Location: Range Management ResearchTitle: Diet selection by Raramuri Criollo and Angus crossbreds in the Chihuahuan Desert.
|NYAMURYEKUNG'S, S - New Mexico State University|
|Estell, Richard - Rick|
|CIBILS, ANDRES - New Mexico State University|
|MCINTOSH, M - New Mexico State University|
Submitted to: American Society of Animal Science
Publication Type: Abstract Only
Publication Acceptance Date: 4/15/2018
Publication Date: 7/8/2018
Citation: Spiegal, S.A., Nyamuryekung'S, S., Estell, R.E., Cibils, A.F., James, D.K., Gonzalez, A.L., Mcintosh, M.M. 2018. Diet selection by Raramuri Criollo and Angus crossbreds in the Chihuahuan Desert [abstract]. ASAS-CSAS Annual Meeting. July 8-12, 2018, Vancouver, Canada. Suppl. S3. Abstract #PSXI-34, pg. 224.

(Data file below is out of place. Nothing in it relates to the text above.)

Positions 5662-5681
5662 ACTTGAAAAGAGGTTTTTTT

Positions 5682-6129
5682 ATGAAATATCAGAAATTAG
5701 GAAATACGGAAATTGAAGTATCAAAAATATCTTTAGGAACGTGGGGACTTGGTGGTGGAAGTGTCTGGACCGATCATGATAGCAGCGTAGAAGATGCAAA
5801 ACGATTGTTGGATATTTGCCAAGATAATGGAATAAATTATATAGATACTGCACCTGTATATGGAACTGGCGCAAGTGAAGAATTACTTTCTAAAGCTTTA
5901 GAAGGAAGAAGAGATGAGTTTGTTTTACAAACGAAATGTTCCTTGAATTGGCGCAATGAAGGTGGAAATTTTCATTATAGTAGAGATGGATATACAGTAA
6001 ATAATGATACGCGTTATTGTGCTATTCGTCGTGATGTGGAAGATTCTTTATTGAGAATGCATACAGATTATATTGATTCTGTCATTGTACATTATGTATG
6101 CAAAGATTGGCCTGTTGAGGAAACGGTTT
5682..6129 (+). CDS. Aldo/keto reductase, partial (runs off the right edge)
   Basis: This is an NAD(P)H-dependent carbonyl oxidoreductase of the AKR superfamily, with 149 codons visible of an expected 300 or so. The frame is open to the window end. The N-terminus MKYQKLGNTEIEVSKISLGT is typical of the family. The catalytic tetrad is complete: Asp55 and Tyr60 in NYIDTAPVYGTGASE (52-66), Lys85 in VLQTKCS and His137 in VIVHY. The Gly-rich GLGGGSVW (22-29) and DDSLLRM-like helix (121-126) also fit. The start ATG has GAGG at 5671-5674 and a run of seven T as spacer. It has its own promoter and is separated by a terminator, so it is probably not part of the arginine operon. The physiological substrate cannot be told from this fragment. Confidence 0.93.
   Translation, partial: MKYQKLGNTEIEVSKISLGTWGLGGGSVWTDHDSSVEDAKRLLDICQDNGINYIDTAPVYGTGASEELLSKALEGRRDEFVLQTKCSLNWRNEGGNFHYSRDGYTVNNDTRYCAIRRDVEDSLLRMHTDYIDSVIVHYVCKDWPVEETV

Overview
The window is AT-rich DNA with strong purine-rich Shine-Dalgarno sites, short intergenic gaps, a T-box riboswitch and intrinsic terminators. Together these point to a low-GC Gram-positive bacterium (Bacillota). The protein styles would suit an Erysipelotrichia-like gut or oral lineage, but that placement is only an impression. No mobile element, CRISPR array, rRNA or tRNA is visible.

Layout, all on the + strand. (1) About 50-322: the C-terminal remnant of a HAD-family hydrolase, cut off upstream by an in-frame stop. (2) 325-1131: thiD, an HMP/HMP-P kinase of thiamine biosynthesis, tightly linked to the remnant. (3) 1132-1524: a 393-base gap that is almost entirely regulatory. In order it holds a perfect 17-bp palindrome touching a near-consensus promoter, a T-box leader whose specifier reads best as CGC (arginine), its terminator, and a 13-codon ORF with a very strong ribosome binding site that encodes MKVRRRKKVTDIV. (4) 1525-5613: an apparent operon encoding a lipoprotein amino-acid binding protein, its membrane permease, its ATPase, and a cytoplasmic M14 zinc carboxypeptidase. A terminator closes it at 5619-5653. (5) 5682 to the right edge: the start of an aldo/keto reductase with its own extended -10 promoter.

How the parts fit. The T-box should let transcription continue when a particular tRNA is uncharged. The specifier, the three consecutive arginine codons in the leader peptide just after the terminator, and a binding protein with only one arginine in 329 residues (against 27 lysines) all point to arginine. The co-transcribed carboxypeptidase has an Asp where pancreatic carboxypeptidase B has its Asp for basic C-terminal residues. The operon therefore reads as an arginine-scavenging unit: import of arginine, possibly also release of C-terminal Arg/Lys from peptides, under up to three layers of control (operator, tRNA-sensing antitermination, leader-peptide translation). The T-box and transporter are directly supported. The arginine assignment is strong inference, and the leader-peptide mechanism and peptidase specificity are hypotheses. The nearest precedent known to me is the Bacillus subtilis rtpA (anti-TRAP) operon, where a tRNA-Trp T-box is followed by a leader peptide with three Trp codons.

Technical Abstract: The Raramuri Criollo (RC) cattle biotype has undergone natural selection for hundreds of generations in northern Mexico. Little information about diet selection exists for this biotype. The objective of this study was to compare diet selection of RC to Angus x Hereford crossbreds (AH) common in the southwestern United States. Ten mature cows of each breed grazed two adjacent pastures (1190 ha, 1165 ha) in a crossover design for 28 days in summer 2015 (July-August), winter 2015-2016 (January-February), summer 2017 (September), and winter 2016-2017 (February). Each breed grazed each pasture 14 days per period and were then switched to the other pasture. In each period, fecal samples were collected on day 14 in each pasture and analyzed using DNA metabarcoding. Four of the six dominant species present in fecal samples differed between breeds in one or more seasons. Black grama (Bouteloua eriopoda), a grass species of conservation interest, was greater in AH than RC fecal samples (P < 0.0001), with the difference driven largely by winter 2015-2016. Concentration of plains bristlegrass (Setaria leucopila) differed between breeds (P < 0.05), with RC consuming less in summer 2015 and more in winter 2015-2016. Alkali sacaton (Sporobolus airoides) and giant dropseed (Sporobolus giganteus) were greater in RC than AH fecal samples, with differences in dropseed occurring mainly in summer 2015 (P < 0.005) and alkali sacaton in summer 2016 (P < 0.05). These results suggest diets selected by RC and AH cows differ, and that differences are affected by plant phenology.